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DIY ProLogic II
DIY ProLogic II
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Old 26th May 2017, 12:06 AM   #1
Patrick Bateman is offline Patrick Bateman  United States
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Default DIY ProLogic II

I am not using a receiver for my home theater. My source is a personal computer and it's output goes to a four channel amp. (Not a receiver.)

If any of you are in a similar boat, and you're interested in doing some Dolby ProLogic II type stuff, here's how.

OK, first off, what is ProLogic II?

The short answer is that ProLogic II is a decoding scheme that takes a stereo signal and turns it into six channels. There were some later iterations that can turn it into eight channels and there's really nothing stopping you from turning it into a hundred channels. The only limit is your amp channels and your sound card channels.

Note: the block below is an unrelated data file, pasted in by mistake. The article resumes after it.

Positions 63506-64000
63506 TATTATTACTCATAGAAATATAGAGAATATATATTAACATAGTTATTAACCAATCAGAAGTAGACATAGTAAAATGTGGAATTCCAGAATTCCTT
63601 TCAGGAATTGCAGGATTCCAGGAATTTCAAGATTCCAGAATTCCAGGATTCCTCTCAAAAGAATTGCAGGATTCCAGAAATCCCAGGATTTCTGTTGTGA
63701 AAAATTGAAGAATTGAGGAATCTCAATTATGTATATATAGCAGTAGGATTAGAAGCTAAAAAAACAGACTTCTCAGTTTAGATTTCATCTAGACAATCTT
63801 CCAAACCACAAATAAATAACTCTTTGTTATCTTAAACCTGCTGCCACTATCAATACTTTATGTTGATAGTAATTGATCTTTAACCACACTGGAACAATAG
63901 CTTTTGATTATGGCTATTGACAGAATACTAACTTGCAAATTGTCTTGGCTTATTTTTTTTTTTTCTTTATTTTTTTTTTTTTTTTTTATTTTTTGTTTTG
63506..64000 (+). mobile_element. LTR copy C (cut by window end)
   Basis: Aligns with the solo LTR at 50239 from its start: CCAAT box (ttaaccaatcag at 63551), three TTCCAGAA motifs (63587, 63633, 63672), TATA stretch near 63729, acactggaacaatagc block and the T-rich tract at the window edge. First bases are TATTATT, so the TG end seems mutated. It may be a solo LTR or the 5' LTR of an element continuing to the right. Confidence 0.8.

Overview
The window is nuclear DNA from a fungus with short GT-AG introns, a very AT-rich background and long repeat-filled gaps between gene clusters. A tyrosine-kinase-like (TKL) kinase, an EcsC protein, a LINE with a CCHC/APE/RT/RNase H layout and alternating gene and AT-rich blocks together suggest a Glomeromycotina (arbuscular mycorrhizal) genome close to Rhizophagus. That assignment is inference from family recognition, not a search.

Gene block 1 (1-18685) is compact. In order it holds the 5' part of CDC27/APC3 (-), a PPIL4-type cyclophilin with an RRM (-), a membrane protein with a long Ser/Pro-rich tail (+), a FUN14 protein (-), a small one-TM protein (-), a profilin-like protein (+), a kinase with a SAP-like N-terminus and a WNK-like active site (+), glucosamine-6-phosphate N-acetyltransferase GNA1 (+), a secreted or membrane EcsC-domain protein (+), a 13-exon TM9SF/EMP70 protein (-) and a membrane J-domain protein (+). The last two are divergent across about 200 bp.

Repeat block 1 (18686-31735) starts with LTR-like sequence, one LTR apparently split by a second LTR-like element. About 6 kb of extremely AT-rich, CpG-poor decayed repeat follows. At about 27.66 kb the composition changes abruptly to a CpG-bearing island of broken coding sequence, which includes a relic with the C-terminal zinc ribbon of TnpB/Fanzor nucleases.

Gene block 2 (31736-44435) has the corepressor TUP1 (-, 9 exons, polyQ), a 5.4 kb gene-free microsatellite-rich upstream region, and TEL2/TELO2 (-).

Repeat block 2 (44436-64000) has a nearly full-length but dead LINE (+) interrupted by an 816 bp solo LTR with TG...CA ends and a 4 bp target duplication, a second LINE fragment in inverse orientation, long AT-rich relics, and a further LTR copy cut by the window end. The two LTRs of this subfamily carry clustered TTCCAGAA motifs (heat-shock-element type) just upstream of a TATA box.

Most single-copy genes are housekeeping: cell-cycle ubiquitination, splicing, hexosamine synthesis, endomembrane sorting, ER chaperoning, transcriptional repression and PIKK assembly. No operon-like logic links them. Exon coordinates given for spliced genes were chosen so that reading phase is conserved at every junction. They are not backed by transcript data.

Click the image to open in full size.
Stereophile did an excellent interview with Jim Fosgate (of Rockford Fosgate) about his ProLogic II decoder and it's history : https://www.stereophile.com/interviews/1204fosgate/

Click the image to open in full size.

ProLogic II uses a matrix to do the decoding. The pic above is that matrix. Dolby has published their spec and this is it. Let me translate the pic into English:

1) We take the left channel of the source and feed it to the left channel of the output
2) We take the right channel of the source and feed it to the right channel of the output
3) We take .707% of the left channel and .707% of the right channel, combine them, and feed them to the center channel of the output. (Note that this means the center channel is louder than both the left and the right channels.)
4) We take .87% of the left channel, invert it, and combine it with .49% of the right channel, and feed that to the left surround channel